Right to delete and correct
Furthermore, businesses must inform consumers how long they intend to keep their personal information (retention). Consumers can also request that their data be deleted (deletion) or corrected (modification). Businesses must also notify third parties with whom they have shared consumer request data.
Right to access
Consumers can now request information about themselves that was collected more than a year ago. Businesses may refuse to provide information beyond a 12-month look-back period if it requires undue effort. This applies to data collected on or after 1 January 2022.
Right to data portability
Consumers can use the CPRA to request that businesses send specific personal information to another entity. The CPRA also states that data should be provided in a format easily understood by the average consumer and a commonly used, machine-readable format.
Other significant CPRA changes
Businesses must have appropriate contractual provisions in place with service providers, contractors, and third parties, according to the CPRA. Such contracts forbid the retention, use, or disclosure of personal information for purposes other than those specified in the contract. Contracts may also allow businesses to monitor service providers’ compliance with contractual provisions through manual reviews, automated scans, regular assessments, and audits at least once a year.
The concept of data minimization and purpose limitation, which are core GDPR principles, is introduced by CPRA. The CPRA requires businesses to collect only personal information reasonably necessary for the purpose for which it is collected. Furthermore, businesses cannot keep personal information longer than is necessary for the purpose for which it was collected.
While the CCPA requires businesses to implement reasonable security procedures and practices to avoid data breaches, intentional violations, and other security risks, the CPRA requires more stringent auditing. Businesses that pose a “significant risk” to the privacy of their customers must conduct annual cybersecurity audits. The California Privacy Protection Agency requires them to submit a regular risk assessment. The risk assessment should be performed concerning their processing of personal information, including whether sensitive data is involved and weighing the benefits to the business, the consumer, and other stakeholders.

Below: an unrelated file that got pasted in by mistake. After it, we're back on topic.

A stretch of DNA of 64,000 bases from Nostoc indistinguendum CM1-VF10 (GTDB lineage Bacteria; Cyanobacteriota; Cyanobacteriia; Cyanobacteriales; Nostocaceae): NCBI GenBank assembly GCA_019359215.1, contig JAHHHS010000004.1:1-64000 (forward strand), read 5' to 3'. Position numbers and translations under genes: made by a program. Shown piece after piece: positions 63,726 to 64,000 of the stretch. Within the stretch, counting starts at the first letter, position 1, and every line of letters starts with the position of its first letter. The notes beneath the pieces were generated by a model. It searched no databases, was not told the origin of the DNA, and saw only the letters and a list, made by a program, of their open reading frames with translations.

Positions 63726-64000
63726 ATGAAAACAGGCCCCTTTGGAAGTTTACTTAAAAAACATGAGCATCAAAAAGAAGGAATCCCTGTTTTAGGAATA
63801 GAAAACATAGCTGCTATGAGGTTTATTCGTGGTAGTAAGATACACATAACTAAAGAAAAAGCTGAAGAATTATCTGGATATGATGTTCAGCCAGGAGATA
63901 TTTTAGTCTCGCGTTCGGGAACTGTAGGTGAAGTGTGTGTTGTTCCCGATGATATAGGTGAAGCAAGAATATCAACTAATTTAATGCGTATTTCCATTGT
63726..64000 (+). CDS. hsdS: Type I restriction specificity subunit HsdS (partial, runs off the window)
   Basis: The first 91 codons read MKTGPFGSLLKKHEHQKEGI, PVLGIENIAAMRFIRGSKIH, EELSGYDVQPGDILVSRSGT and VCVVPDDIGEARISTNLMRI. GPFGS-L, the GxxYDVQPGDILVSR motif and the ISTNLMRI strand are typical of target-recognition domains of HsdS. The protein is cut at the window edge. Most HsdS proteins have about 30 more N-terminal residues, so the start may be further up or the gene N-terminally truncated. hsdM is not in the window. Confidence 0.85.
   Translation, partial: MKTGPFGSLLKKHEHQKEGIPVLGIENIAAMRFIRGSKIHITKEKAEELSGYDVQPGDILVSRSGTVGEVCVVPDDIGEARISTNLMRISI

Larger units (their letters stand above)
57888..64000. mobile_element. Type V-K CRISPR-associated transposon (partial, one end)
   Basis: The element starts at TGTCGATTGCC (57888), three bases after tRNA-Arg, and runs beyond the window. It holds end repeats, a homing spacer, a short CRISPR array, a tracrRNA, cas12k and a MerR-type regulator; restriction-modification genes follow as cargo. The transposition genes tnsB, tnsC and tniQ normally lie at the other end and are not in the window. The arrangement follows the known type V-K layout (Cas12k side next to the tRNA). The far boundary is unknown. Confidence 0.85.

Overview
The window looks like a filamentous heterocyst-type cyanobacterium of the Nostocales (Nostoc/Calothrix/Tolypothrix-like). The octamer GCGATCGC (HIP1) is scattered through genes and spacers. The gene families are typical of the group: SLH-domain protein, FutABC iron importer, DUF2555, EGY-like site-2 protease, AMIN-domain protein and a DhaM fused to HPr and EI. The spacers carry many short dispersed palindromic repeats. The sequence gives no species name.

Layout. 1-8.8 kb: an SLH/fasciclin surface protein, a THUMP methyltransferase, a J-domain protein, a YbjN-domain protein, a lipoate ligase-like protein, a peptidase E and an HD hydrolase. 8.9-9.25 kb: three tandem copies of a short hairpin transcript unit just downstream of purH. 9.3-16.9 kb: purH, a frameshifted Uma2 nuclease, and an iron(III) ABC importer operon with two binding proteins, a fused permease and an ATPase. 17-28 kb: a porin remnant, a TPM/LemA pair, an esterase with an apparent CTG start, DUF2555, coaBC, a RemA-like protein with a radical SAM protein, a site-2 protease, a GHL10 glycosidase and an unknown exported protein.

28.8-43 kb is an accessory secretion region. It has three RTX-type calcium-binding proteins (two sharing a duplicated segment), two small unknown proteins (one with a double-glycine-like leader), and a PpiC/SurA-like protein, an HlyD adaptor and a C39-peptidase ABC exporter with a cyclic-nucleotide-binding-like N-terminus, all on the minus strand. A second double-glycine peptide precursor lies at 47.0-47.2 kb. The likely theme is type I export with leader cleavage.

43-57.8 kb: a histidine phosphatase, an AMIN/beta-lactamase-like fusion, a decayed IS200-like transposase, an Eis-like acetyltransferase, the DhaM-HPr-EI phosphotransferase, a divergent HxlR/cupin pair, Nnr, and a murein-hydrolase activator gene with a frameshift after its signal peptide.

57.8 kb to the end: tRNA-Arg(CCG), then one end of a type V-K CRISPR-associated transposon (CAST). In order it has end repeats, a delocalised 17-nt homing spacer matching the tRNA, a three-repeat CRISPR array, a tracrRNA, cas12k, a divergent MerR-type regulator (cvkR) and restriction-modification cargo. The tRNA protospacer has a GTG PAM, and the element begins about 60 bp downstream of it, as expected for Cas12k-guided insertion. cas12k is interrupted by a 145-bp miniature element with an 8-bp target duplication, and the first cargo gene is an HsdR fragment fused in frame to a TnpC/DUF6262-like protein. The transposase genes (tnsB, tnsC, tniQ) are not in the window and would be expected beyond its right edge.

Extension of employee exemption
Certain employment and personal information involved in business-to-business (B2B) communications and transactions were exempted under the CCPA. This exemption was supposed to end on 1 January 2021. However, the CPRA extended the exemptions for employment and business-to-business data until 1 January 2023.
The CCPA and CPRA are two very important pieces of legislation that will profoundly impact how businesses operate. It’s crucial that you understand the difference between the two to be compliant with both. The CCPA applies to businesses that collect and sell the personal information of California residents. In contrast, the CPRA regulations apply to businesses that process the personal data of Californians for purposes such as targeted advertising. While there are similarities between the two laws, it’s important to understand the key differences to ensure your business has both CCPA and CPRA compliance.